- The LabMD ruling turned upon its unique facts, especially the controversial conduct of security firm Tiversa (see below), which hampered the FTC’s ability to keep the focus on LabMD’s alleged security failings. This experience will no doubt cause the FTC to take pause in its pre-enforcement due diligence going forward. But future enforcement matters will turn upon their own facts, and companies with inadequate data security cannot count on conjuring a “Tiversa” free pass.
LabMD reminds all to be wary of grey hat security firm practices
As companies become more fearful of data breaches, they can fall prey to unscrupulous grey hats, masquerading as white hat security firms. The LabMD matter offers a potent reminder that organizations must themselves be wise consumers of data security services.
The FTC’s central allegation against LabMD was that an employee had installed the peer-to-peer file sharing application Limewire on a LabMD computer, and that a file containing protected information of thousands of LabMD customers (later dubbed the “1718 File”) was publicly available through a peer-to-peer network. As it turned out, the evidence convinced ALJ Chappell that it was actually security firm Tiversa that in early 2008 accessed and downloaded the 1718 File. A few months later in 2008, Tiversa contacted LabMD about this “discovery,” and Tiversa subsequently reported LabMD to the FTC as having shared consumers’ personal information on a peer-to-peer network.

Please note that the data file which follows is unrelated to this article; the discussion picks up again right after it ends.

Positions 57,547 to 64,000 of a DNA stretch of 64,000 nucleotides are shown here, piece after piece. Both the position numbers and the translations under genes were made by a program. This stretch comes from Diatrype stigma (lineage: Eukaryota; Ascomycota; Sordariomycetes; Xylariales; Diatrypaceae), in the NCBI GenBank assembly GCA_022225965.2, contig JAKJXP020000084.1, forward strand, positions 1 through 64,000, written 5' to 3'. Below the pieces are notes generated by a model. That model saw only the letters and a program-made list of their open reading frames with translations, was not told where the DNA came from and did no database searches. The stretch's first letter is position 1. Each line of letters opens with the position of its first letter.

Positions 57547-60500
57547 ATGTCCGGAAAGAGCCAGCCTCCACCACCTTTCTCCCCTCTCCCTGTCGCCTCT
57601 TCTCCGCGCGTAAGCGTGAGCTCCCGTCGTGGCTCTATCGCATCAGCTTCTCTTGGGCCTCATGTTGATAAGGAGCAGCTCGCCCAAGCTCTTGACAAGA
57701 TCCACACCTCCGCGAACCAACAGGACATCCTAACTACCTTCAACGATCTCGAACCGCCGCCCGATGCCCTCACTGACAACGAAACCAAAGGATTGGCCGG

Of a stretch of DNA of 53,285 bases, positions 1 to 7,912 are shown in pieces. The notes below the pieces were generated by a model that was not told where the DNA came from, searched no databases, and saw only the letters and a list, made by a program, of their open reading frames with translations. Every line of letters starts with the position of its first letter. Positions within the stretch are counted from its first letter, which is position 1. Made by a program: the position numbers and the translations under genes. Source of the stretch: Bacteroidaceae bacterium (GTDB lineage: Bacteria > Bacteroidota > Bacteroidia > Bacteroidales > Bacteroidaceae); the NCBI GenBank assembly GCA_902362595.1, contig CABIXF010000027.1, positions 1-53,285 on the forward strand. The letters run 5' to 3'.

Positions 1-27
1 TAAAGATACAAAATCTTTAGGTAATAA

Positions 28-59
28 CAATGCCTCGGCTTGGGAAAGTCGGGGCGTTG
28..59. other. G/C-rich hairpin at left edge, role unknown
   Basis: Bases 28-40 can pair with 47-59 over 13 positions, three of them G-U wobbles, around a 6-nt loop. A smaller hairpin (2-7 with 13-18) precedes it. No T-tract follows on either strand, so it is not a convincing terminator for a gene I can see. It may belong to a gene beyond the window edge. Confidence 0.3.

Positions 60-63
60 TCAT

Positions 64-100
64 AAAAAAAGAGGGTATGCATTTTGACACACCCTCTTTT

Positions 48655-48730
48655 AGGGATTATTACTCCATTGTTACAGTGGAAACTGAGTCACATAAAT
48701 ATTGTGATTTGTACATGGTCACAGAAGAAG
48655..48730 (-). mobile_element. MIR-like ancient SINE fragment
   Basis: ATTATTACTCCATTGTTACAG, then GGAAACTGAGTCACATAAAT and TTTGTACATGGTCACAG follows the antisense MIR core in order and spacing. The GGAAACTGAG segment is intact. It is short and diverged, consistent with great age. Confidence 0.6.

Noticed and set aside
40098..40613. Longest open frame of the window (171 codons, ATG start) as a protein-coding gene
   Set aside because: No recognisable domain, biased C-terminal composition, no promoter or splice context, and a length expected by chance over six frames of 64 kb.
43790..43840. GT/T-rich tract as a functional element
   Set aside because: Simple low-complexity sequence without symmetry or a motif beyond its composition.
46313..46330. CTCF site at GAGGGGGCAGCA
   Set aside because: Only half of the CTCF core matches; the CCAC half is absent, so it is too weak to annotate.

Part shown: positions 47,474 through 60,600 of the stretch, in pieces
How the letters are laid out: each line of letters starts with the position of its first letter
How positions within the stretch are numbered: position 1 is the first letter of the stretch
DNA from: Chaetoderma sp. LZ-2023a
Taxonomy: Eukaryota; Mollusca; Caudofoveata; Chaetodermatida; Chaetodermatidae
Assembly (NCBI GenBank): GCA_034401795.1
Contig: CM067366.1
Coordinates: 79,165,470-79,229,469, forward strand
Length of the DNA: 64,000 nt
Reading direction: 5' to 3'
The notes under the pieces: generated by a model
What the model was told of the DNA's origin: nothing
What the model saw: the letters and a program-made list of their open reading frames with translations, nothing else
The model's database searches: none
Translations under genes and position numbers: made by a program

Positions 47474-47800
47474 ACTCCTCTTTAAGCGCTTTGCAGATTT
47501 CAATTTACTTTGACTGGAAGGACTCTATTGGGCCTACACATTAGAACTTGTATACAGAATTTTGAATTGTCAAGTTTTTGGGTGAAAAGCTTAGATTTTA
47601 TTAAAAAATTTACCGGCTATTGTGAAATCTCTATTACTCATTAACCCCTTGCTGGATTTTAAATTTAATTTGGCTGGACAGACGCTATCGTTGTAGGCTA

Also filed in the FTC proceedings was a 2015 Congressional Staff Report, prepared for hearings on the security firm’s practices, titled Tiversa, Inc.: White Knight or Hi-tech Protection Racket? The lengthy Report lists a cesspool of “unseemly business practices” by Tiversa, such as “Tiversa used fearmongering tactics to generate business” and “Tiversa systematically mined for files for ‘potential’ clients as a solicitation tactic.” Such conduct is obviously several shades darker than the white hat activities of an ethical security firm.
So what positive points can be learned from this sordid story, if your organization is contacted out of the blue by a security firm about an alleged security failure?
- Trust your gut. Not all security consultants are created equal. If the credentials or the methods of a security firm seem “off” to you, don’t simply acquiesce, and at the same time, don’t ignore the security issue raised. Instead…
- Do your homework. After being contacted by Tiversa, LabMD declined to hire them and instead did its own investigation, finding and removing the single LimeWire installation, determining that no other computers had file-sharing applications, and searching peer-to-peer networks for copies of the file at issue, with none found. Better yet, an organization should promptly arrange to retain, through its legal counsel for compliance advice and attorney/client privilege purposes, an independent forensics firm to do a thorough investigation and properly document the efforts undertaken and the determinations made.